Genetics are not the only factor when it comes to a positive attitude. Key nutrients such as omega-3 fatty acids, fiber and B vitamins can help to lift your spirits. These nutrients contribute to body functions by stabilizing blood sugar levels and improving neurotransmitter and nerve functioning. Choosing nutrient-rich foods and getting active can help you to both look and feel your best. Please make sure to check with your doctor before adding any new supplements to your diet.
Omega-3 Fatty Acids
Omega-3 fatty acids are essential polyunsaturated fatty acids that support normal development of the brain, eyes and nerves as explained by Chang, Chen and Su in the Journal of Cardiovascular Psychiatry and Neurology. Three important forms of omega-3 fatty acids include docosahexaenoic acid, or DHA, eicosapentaenoic acid, or EPA, and α-linolenic acid, or ALA. These enhance the ability of the brain cell receptors to comprehend and utilize brain neurons. According to the Public Library of Science, deficiencies of omega-3s can lead to depression due to the negative effect on serotonin and dopamine transmission. These two brain chemicals are known to affect mood levels.
Seafood, especially wild fatty fish such as wild salmon or sea bass are rich in DHA and EPA, which are the forms the body can utilize directly without having to break them down. Plant-based sources of omega-3s such as walnuts, ground flax seeds and soybean contain the ALA form. Make sure to always choose flax seed that is ground, otherwise the body can not absorb the nutrient. Breanne M Anderson and David W. Ma, writing in Lipids in Health and Disease say that while plant-based sources are an excellent choice, the body has to then convert ALA to EPA and then ultimately DHA in order to absorb and benefit from the nutrients. The conversion rate of ALA to DHA and EPA is estimated at less than 5 percent.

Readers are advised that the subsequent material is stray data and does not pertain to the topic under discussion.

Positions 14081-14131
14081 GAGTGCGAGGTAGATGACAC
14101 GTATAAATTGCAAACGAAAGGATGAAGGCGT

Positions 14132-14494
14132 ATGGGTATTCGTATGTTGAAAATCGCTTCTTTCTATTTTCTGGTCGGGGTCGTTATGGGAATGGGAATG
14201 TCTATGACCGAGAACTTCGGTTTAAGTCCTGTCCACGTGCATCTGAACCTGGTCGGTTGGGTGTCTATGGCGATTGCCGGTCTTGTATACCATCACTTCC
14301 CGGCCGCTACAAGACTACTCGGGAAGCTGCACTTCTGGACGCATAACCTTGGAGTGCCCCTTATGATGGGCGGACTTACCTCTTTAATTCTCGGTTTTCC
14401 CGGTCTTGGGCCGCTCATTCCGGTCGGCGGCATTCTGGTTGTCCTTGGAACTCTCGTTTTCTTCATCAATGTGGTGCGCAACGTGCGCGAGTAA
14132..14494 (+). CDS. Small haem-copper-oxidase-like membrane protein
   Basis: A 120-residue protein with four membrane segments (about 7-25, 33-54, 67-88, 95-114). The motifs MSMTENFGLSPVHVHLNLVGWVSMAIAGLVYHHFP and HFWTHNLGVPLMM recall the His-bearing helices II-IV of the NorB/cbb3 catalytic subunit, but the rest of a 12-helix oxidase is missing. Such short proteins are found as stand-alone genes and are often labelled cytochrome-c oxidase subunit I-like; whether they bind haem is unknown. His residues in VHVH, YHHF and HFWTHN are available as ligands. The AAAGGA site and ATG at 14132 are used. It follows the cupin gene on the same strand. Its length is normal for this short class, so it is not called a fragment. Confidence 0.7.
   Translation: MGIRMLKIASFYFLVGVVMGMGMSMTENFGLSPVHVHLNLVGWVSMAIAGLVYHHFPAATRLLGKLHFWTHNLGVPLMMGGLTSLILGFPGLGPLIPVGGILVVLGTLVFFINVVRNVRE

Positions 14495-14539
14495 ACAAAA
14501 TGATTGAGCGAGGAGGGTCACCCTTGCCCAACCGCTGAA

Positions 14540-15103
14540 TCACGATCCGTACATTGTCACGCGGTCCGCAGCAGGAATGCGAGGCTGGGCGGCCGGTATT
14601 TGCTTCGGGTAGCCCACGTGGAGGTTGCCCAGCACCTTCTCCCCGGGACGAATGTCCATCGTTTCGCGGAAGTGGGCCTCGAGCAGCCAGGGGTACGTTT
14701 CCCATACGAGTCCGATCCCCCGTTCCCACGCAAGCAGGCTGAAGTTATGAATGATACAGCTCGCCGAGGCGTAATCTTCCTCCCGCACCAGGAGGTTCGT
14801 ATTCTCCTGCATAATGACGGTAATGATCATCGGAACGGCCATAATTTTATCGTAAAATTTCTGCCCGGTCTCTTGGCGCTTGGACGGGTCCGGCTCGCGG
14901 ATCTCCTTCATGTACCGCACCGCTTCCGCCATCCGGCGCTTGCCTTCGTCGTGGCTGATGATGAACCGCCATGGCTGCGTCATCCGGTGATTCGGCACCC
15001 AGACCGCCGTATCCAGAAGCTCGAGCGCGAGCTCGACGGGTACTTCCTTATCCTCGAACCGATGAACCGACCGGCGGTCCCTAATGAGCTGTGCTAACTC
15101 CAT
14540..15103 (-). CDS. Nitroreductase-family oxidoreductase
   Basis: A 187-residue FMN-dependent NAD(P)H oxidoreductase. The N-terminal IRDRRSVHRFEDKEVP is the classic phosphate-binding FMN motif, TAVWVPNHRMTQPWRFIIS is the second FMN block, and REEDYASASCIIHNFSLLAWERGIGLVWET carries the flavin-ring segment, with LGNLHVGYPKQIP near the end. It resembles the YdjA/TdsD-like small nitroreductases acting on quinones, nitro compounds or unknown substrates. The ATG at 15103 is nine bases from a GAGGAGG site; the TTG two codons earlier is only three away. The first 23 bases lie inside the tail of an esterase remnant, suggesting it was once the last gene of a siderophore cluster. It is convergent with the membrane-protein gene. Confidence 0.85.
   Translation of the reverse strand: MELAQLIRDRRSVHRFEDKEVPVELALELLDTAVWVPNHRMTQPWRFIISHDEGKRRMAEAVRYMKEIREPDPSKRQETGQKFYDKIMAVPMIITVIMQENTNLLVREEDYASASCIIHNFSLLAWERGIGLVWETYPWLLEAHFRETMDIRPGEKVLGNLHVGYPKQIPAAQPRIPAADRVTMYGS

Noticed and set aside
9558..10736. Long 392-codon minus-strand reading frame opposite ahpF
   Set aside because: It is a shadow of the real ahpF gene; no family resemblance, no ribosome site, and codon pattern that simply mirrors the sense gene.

There is an option available for a vegetarian or vegan diet looking for a direct source of DHA and EPA which is called spirulina. This is a dietary supplement made from blue-green algae.
Omega-3 Fatty Acid Rich Foods: Salmon, Freshwater trout, sea bass, walnuts, ground flaxseed.
Vitamin B-6 is a water-soluble vitamin that is essential to the formation of neurotransmitters such as serotonin, and dopamine as explained by the Office of Dietary Supplements. These neurotransmitters are required for normal cell communication and low levels of serotonin have been linked to depression and migraine headaches.
B6 rich foods: fortified cereals, salmon, banana, garbanzo beans or fortified oatmeal.
Fiber is found in many foods such as vegetables, whole fruits and legumes. It is a type of carbohydrate or roughage that cannot be broken down and digested by the body. The two types of fiber are soluble and insoluble. The first can be partially dissolved in water and the second cannot. The Harvard School of Public Health suggests oatmeal, apples and beans are a rich source of soluble fiber, while celery, cucumbers, carrots and brown rice are high in insoluble fiber. The American Journal of Clinical Nutrition shows that consuming fiber with a meal helps to stabilize blood sugars and prevent spikes and drops in blood sugar, which in turn could leave you feeling sluggish and irritable.
Fiber rich foods include vegetables, whole fruit, garbanzo beans, lentils and leafy greens such as spinach and kale.
Foods That Make You Crash
Sugar can cause your blood sugar levels to drastically fluctuate, leaving you feeling tired and irritable. Limiting your intake of candy, sugar, sweetened beverages and large amounts of fruit juice can aid in the prevention of blood sugar swings.
Fried foods have a high saturated fat content that may leave you feeling overstuffed and sluggish.
Caffeine found in tea, coffee and chocolate can leave you feeling energized for a few hours but will ultimately lead to low energy levels.
- "Cardiovascular Psychiatry and Neurology"; Omega-3 Polyunsaturated Fatty Acids (n-3 PUFAs) in Cardiovascular Diseases (CVDs) and Depression: The Missing Link?; J. P. Chang, Y. Chen and K. Su; July 2009.
- “Public Libray of Science”; Fish Consumption and Omega-3’s Polyunsaturated Fatty Acids in Relation to Depressive Episodes: A Cross-Sectional Analysis; A. L. Suominen-Taipale, T. Partonen, and A. W. Turunen et al.; May 2010.
- “Lipids in Health and Disease”; Are All n-3 Polyunsaturated Fatty Acids Created Equal?; B. M. Anderson and D. W. Ma; August 2009.
- “The American Journal of Clinical Nutrition”; Whole-grain Intake and The Risk of Type 2 Diabetes: A Prospective Study in Men; T.T. Fung, F. B. Hu, and M. A Pereira et al; 2002.